During the last legislative session, the Minnesota legislature made two significant changes to the Minnesota Common Interest Ownership Act, Minn. Stat. § 515B ("MCIOA") that will affect all common interest communities subject to that law. These changes, which have been signed into law by Governor Dayton, affect community associations' maintenance responsibilities and rights to bring construction defect lawsuits. This blog post summarizes these changes.
If you run an Airbnb or use another short-term rental site, it could impact any property insurance claims in Minnesota. Also, depending on the homeowner association ("HOA") rules and governing documents, you could also be violating rules of the community. It is not unusual for HOA board members to approach Minnesota-based insurance attorneys for help in enforcing or clarifying the community's stance on Airbnb and other short-term rentals.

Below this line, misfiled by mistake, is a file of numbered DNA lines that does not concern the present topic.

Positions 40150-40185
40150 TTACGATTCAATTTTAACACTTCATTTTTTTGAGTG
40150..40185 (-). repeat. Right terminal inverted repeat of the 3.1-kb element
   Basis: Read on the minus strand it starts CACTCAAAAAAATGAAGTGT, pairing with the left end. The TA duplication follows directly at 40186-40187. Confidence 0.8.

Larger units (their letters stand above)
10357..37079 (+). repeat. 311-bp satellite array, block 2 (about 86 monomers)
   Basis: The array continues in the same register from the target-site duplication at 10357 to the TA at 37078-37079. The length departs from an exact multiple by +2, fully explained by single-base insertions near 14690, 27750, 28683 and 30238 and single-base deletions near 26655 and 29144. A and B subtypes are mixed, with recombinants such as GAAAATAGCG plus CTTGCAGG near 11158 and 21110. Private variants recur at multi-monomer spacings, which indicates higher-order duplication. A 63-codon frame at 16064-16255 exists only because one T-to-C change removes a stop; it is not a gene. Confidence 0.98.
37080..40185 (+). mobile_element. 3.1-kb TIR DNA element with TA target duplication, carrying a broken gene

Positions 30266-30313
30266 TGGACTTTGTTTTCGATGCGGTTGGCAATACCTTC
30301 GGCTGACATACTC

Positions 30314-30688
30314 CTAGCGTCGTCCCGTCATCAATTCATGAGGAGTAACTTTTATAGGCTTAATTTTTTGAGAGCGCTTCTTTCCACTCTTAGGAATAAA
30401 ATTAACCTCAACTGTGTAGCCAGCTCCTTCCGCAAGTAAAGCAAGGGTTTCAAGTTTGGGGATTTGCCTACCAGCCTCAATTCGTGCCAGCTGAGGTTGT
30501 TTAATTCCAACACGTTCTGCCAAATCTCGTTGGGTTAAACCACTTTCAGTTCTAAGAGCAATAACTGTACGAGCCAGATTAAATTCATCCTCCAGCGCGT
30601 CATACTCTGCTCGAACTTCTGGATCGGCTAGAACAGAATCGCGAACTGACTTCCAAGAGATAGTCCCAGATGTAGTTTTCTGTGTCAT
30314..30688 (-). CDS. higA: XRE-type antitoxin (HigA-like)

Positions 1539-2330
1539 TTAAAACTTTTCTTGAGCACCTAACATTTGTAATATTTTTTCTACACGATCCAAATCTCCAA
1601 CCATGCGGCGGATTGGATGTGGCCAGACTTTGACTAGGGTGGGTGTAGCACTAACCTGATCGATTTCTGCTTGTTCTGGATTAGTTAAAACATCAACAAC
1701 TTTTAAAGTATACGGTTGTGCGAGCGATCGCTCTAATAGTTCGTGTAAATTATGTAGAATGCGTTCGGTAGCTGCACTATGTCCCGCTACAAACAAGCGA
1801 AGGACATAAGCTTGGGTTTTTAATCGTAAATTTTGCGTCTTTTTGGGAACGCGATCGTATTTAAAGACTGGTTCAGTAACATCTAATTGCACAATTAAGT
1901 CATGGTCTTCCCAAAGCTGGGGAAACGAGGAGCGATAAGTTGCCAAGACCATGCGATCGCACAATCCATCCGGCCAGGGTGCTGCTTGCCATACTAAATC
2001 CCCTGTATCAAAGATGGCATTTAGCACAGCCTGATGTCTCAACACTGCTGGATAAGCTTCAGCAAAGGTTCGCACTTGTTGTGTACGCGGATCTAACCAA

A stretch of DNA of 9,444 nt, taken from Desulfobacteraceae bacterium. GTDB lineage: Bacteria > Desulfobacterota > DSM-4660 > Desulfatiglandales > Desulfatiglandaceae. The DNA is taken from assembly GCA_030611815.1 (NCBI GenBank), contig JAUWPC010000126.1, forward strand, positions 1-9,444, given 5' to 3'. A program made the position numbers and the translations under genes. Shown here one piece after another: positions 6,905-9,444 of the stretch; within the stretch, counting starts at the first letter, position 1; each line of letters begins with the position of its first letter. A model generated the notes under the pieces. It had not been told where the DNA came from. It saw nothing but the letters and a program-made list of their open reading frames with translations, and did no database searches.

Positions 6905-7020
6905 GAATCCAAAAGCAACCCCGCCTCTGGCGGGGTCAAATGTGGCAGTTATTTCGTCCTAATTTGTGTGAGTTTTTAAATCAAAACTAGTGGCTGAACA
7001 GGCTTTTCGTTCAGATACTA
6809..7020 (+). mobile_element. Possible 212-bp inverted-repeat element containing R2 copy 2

Homeowner associations often need to enter contracts to undertake construction work or other improvements that will affect all members of a homeowner association. Unfortunately, sometimes contracts are approved without careful review and contractors who are unqualified or unlicensed are hired. Associations should carefully review all contracts they intend to enter, giving it the same amount of exceptional care that would be required for a for profit corporation. Here are some basic guidelines for protecting your homeowner association when contracted work is required.